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Title: Fabrication and characterization of nanoscale dopant devices in silicon
Author: Koelker, Alexander
ISNI:       0000 0004 7429 2800
Awarding Body: UCL (University College London)
Current Institution: University College London (University of London)
Date of Award: 2018
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Semiconductor nanostructures consisting of areas of buried dopant atom(s) are crucial com- ponents for present and future complementary metal-oxide-semiconductor (CMOS) transistor technologies as well as for emerging quantum computing architectures. This thesis describes electrically contacted nanoscale devices of buried phosphorus in silicon, fabricated using scanning tunnelling microscope (STM) based hydrogen resist lithography, and char- acterised using scanning microwave microscopy (SMM). The goal is to improve nanoscale device fabrication strategies and develop methods that allow a direct device characterisation for a broad range of applications such as the fabrication of a silicon quantum computer. At first, a step by step guide for the fabrication strategy that has been developed is presented. The resulting nanoscale devices, consisting of a single layer of phosphorus atoms in silicon (so called δ-layers), are characterised by electrical transport measurements and SMM. The transport measurements enable the study of the sensitivity of conduction to small changes in dopant densities and the determination of the δ-layer ’electronic width’, along with the growth quality of the δ -layers. The second part of the thesis describes the development of a characterisation scheme using SMM that not only enables us to non-destructively image atomically-thin patterned nanostructures buried in silicon, but also extract quantitative parameters such as depth and conductance. This scheme was subsequently applied to extract similar parameters from a three-dimensional (3D) sample, whose complexity and difficulty of fabrication far exceeds any other published 3D P-in-Si structure made using hydrogen resist lithography. We also demonstrate that SMM spectroscopy in conjunction with finite element modelling can be employed to identify the contributions to the measured SMM complex admittance that orig- inate from the substrate, the patterned δ-layer region and the two-dimensional (2D) nature of the two-dimensional electron gas (2DEG). Finally, characterisation is performed on an active P-in-Si patterned device component in the form of a 1μm×10μm wire with an in-plane bias applied along the wire. The full range of scanning probe capabilities of an SMM setup is applied for characterisation, including Kelvin probe force microscope (KPFM) and scanning capacitance force microscope (SCFM).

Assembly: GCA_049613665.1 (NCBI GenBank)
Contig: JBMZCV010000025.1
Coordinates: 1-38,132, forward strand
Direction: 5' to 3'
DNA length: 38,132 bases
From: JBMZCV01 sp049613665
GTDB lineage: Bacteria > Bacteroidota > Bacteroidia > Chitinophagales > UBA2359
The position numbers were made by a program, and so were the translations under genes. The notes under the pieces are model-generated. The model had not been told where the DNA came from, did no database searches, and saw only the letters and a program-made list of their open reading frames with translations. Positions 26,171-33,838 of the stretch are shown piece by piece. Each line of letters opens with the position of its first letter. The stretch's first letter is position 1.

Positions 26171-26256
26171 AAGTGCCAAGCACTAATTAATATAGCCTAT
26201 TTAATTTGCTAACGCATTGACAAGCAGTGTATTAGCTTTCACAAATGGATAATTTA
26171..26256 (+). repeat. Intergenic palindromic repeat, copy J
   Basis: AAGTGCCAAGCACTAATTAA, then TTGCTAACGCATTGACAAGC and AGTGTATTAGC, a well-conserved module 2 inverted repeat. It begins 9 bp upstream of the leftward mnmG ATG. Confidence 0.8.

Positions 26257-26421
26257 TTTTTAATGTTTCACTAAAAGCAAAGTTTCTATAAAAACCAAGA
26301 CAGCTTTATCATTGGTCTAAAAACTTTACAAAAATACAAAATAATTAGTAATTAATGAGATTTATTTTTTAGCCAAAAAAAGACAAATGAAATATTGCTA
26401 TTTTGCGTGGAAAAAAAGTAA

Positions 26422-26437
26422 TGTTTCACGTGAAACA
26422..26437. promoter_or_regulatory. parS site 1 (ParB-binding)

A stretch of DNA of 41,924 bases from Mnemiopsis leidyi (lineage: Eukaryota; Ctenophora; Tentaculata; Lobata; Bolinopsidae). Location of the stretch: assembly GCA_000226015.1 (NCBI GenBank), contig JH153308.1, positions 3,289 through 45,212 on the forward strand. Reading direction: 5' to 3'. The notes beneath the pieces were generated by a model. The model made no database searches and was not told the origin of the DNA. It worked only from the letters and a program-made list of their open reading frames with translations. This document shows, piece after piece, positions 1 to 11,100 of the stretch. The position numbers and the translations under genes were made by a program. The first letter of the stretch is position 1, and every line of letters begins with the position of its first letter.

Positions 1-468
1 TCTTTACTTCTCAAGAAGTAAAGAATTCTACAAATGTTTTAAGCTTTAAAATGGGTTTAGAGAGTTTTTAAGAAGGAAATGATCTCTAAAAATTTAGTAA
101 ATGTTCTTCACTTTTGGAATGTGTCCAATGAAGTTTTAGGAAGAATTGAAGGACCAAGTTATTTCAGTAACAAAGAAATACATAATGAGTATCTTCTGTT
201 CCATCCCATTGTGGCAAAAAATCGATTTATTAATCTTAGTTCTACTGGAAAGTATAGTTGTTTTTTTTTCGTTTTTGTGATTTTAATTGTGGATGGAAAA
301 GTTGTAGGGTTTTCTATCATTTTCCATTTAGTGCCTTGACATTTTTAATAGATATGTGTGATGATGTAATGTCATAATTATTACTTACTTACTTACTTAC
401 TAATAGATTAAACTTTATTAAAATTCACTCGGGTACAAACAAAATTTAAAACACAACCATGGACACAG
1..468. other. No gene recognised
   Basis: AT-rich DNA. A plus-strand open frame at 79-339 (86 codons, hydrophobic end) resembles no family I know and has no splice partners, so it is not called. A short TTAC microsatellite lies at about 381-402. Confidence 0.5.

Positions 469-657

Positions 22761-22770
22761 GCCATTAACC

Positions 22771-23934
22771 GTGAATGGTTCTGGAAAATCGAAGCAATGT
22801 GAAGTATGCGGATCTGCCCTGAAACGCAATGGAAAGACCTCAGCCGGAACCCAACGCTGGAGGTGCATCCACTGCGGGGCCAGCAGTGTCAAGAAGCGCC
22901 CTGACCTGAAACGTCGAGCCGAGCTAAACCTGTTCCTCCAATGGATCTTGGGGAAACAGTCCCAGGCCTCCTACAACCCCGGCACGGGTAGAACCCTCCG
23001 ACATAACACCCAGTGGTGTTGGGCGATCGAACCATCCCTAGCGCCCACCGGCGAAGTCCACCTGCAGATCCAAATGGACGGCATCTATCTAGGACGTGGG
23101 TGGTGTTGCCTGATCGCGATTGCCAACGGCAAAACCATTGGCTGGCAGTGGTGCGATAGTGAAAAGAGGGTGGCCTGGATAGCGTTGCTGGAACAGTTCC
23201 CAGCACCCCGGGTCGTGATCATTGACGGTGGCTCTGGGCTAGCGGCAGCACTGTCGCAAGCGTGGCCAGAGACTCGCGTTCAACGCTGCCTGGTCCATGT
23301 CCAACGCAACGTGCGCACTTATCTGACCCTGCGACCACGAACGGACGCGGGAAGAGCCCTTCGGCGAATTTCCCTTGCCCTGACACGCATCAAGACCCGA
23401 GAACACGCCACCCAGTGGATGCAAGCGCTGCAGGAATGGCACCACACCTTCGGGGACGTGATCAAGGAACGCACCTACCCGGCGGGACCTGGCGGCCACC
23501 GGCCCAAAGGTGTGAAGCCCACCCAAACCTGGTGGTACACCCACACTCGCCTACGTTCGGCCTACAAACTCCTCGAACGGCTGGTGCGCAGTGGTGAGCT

Supervisor: Not available Sponsor: Not available
Qualification Name: Thesis (Ph.D.) Qualification Level: Doctoral
EThOS ID:  DOI: Not available